Maine's "Driving to Endanger" (Reckless Driving) Laws and Penalties

Read about the Maine’s driving to endanger laws and the consequences of a conviction.

In Maine, unsafe driving can lead to "driving to endanger" (also called "reckless driving") charges. This article explains how Maine defines driving to endanger and the penalties you'll face for a conviction.

What's Considered "Driving to Endanger" (Reckless Driving) in Maine?

Maine uses the term "driving to endanger" instead of "reckless driving." A driving-to-endanger conviction requires proof that the motorist was:

  • driving in a way that endangered another person or property, and
  • "criminally negligent" in doing so.

A driver doesn't need to endanger someone outside of the vehicle to be convicted: endangerment of the driver or a passenger in the driver's vehicle is sufficient. (Me. Rev. Stat. tit. 29-A, § 2413.)

Maine's Driving to Endanger (Reckless Driving) Penalties

The consequences of a Maine driving to endanger conviction depend on the circumstances. However, the possible penalties are provided below.

Jail Time, Fines, and License Suspension for Driving to Endanger in Maine

Most driving-to-endanger violations are class E crimes. Convicted motorists are looking at up to six months in jail, a maximum $1,000 in fines, and a license suspension of 30 to 180 days.

Jail Time, Fines, and License Suspension for Aggravated Driving to Endanger in Maine

An offender who causes "serious bodily injury" to another person can be convicted of aggravated driving to endanger, a class C crime. The offender faces up to five years behind bars, a maximum of $5,000 in fines, and a license suspension of 180 days to two years.

Points for Driving-to-Endanger Convictions in Maine

A driving-to-endanger conviction will also add two demerit points to the motorist's driving record. Accumulating 12 or more points within a year leads to license suspension.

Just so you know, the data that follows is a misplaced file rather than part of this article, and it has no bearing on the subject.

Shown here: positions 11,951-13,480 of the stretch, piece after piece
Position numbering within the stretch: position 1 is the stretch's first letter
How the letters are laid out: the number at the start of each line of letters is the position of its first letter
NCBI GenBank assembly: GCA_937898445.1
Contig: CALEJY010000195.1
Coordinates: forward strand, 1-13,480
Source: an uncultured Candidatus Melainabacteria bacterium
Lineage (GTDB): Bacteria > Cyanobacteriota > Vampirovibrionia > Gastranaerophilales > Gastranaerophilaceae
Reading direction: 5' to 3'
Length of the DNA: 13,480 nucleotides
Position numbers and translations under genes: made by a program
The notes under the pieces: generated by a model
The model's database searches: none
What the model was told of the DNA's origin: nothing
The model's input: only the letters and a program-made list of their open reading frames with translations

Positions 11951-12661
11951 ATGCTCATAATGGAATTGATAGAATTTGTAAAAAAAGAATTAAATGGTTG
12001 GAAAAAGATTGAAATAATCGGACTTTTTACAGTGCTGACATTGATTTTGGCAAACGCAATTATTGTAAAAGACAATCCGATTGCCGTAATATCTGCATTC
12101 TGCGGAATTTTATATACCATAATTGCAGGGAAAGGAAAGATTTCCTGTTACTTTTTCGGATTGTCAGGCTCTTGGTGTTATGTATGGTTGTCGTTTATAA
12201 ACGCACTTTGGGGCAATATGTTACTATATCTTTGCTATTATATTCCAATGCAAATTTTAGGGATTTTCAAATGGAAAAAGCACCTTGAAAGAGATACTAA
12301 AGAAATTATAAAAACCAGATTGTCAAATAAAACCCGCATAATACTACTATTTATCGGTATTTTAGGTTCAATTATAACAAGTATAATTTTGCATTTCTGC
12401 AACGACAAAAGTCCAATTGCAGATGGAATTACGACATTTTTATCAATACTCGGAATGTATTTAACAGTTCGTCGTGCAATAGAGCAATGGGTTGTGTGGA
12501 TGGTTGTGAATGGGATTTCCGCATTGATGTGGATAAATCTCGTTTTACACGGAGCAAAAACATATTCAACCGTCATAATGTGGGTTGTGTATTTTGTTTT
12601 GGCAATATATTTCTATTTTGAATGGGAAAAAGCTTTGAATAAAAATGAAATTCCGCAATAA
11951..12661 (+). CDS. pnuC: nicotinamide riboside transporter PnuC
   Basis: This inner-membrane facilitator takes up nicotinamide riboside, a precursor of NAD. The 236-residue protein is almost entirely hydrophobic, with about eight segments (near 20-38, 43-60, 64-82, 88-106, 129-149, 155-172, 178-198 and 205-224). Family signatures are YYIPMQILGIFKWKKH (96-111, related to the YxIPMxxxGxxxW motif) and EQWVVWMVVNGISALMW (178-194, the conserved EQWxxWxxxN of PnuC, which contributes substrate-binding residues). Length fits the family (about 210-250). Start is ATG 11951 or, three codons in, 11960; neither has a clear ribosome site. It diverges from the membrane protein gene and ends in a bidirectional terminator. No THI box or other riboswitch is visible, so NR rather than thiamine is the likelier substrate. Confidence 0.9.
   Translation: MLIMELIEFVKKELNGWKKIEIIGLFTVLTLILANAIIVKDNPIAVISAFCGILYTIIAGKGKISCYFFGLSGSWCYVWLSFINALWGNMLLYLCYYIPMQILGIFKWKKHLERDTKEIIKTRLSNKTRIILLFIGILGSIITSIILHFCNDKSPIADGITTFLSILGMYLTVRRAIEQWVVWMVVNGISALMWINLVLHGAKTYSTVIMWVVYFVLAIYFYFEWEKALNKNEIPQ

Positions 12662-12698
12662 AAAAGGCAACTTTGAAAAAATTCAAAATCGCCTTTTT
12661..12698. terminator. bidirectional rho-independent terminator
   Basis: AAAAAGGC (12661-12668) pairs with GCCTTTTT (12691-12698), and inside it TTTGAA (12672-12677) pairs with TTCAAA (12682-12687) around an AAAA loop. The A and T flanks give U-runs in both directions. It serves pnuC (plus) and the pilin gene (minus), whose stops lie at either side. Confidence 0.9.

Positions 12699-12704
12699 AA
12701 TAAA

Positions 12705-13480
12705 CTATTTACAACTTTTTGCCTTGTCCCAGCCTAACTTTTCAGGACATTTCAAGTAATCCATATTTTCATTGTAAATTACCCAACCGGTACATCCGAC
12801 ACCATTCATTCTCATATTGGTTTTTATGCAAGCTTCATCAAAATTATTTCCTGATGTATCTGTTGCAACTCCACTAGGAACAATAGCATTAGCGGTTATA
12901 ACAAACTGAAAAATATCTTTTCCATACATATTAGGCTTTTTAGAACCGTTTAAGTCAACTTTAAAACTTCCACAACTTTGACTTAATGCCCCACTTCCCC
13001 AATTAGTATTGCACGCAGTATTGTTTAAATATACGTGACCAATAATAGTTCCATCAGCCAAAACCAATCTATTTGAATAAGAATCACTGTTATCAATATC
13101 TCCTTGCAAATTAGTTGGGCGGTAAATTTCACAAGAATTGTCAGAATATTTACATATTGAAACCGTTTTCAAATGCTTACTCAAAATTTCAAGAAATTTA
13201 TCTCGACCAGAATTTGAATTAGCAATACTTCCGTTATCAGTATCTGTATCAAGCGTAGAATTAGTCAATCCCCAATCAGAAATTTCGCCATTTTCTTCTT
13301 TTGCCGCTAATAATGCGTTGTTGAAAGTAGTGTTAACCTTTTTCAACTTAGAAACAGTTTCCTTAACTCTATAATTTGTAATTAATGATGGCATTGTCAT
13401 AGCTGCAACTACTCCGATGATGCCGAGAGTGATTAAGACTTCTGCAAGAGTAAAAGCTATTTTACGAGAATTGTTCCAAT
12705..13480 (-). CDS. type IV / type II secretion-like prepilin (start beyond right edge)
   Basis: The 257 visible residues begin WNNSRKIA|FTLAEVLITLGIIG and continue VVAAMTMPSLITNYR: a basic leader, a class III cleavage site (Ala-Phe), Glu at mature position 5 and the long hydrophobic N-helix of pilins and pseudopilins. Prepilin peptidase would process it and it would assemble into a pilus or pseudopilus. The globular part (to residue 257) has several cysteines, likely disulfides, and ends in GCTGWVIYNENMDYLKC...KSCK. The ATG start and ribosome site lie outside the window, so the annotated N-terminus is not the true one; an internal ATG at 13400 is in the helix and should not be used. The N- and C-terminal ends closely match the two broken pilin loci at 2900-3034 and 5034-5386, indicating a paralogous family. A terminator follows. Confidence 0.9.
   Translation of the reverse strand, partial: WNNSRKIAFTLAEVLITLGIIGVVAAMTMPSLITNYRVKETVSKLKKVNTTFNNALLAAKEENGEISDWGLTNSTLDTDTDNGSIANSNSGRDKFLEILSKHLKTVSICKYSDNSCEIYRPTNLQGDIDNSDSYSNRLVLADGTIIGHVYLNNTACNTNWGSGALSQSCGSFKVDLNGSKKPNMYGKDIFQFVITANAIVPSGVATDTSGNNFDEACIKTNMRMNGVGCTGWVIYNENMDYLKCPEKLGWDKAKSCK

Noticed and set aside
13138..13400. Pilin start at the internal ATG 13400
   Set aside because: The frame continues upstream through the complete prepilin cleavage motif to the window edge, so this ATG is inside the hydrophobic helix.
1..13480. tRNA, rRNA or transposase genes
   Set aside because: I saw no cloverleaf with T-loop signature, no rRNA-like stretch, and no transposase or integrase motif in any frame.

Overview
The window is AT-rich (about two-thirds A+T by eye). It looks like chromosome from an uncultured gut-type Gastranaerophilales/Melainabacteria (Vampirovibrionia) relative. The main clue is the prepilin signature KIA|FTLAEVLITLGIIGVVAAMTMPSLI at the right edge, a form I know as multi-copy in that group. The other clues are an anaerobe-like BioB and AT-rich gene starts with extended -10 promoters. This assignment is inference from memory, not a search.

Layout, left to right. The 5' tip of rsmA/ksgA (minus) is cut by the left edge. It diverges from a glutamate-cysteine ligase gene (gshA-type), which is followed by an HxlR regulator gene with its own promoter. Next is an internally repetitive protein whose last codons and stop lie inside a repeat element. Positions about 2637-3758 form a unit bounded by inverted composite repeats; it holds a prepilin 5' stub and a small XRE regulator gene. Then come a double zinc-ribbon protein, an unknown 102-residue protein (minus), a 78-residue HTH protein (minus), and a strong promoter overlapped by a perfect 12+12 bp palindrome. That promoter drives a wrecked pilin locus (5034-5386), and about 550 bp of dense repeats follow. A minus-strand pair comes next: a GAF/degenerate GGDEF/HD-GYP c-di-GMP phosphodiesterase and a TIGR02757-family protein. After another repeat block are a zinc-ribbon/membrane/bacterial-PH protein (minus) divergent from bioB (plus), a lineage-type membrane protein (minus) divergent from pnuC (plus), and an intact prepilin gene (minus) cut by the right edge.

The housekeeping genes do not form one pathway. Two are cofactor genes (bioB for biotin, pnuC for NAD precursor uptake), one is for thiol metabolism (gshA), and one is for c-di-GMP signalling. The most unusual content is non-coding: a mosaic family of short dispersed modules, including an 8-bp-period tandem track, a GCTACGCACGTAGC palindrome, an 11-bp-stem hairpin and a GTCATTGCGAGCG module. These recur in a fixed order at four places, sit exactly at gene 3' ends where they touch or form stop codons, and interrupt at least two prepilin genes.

Driving to Endanger and OUI/DUI Charges ("Wet Reckless") in Maine

In Maine, it's possible for a person who's accused of operating under the influence (OUI) to "plea bargain" for a lesser charge. When an OUI is plea-bargained down to a reckless driving (or driving to endanger) charge, it's sometimes called a "wet reckless."

Talk to a Maine Defense Attorney

The facts of every case are different. If you've been arrested for or charged with driving to endanger, get in contact with an experienced defense attorney. A qualified attorney can explain how the law applies to the facts of your case and help you decide on how best to handle your situation.

Defend your rights. We've helped 95 clients find attorneys today.
First Name is required
First Name is required
Talk to a Defense attorney
We've helped 95 clients find attorneys today.
There was a problem with the submission. Please refresh the page and try again
Full Name is required
Email is required
Please enter a valid Email
Phone Number is required
Please enter a valid Phone Number
Zip Code is required
Please add a valid Zip Code
Please enter a valid Case Description
Description is required

How It Works

  1. Briefly tell us about your case
  2. Provide your contact information
  3. Choose attorneys to contact you